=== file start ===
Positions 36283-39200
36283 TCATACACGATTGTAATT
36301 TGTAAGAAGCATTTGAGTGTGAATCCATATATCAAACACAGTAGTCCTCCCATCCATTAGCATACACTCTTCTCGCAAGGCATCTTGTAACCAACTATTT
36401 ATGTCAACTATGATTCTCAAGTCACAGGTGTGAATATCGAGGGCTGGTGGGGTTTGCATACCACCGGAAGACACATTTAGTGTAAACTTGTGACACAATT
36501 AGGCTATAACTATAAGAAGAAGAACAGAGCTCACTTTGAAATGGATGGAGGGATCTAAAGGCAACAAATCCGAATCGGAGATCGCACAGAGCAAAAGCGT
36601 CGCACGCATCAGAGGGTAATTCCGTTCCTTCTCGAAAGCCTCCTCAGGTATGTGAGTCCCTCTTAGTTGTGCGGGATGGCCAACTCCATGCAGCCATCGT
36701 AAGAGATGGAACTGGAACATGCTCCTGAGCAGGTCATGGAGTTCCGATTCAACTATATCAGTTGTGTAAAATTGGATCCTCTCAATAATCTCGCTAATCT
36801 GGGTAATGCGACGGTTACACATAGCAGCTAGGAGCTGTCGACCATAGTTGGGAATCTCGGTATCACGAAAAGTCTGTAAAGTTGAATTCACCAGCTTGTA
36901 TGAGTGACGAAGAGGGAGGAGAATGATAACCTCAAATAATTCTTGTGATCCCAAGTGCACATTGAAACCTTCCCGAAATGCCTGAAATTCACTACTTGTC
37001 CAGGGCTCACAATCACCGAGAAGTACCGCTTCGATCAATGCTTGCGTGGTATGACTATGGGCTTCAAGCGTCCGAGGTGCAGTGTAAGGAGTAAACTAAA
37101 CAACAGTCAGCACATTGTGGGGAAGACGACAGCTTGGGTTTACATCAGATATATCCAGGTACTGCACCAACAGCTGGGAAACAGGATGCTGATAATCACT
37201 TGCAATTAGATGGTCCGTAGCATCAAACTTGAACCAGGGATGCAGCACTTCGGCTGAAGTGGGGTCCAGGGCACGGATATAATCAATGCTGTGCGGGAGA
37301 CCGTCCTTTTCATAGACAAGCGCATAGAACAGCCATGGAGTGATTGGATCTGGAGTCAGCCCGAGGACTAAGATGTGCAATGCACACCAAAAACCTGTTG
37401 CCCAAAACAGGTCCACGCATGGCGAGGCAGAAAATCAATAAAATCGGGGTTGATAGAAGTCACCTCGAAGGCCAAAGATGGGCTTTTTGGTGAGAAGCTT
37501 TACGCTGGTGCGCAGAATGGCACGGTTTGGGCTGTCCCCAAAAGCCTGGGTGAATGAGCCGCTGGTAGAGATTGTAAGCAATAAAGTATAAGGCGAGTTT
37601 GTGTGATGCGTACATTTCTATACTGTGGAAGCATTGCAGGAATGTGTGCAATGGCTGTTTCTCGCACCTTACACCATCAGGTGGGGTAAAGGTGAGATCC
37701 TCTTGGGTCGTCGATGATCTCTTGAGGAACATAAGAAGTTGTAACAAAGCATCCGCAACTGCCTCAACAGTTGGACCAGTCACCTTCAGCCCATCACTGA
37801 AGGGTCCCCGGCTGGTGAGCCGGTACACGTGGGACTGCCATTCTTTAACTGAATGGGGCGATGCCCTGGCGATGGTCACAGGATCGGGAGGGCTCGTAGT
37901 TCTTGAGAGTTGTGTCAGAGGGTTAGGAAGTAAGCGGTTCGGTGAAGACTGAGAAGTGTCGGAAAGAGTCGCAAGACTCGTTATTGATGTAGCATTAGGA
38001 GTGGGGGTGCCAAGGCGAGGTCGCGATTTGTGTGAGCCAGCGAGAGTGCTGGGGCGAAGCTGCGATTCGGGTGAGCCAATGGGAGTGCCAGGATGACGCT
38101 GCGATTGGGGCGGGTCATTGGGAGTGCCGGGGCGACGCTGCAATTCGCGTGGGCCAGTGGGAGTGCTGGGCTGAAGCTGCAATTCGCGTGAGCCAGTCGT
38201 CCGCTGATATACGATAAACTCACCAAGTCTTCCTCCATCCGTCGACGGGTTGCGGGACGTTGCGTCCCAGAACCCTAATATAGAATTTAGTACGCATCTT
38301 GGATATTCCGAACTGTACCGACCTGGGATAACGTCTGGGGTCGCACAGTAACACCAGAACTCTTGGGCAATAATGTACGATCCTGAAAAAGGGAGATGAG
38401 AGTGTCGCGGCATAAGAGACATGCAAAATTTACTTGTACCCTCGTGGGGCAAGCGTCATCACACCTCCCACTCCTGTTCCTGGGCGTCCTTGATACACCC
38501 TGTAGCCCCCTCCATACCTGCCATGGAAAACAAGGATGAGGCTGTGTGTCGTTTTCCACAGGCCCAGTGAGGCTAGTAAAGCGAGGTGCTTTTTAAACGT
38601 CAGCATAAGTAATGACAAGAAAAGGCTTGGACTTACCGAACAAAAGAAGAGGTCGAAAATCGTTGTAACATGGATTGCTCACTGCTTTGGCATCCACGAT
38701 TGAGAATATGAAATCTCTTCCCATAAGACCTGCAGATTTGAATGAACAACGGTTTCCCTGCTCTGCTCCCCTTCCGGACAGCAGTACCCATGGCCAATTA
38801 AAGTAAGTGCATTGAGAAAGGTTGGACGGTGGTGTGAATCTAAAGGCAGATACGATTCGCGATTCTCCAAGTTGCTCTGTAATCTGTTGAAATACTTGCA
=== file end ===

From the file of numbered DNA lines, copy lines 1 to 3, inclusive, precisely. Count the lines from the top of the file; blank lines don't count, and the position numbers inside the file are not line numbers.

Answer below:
Positions 36283-39200
36283 TCATACACGATTGTAATT
36301 TGTAAGAAGCATTTGAGTGTGAATCCATATATCAAACACAGTAGTCCTCCCATCCATTAGCATACACTCTTCTCGCAAGGCATCTTGTAACCAACTATTT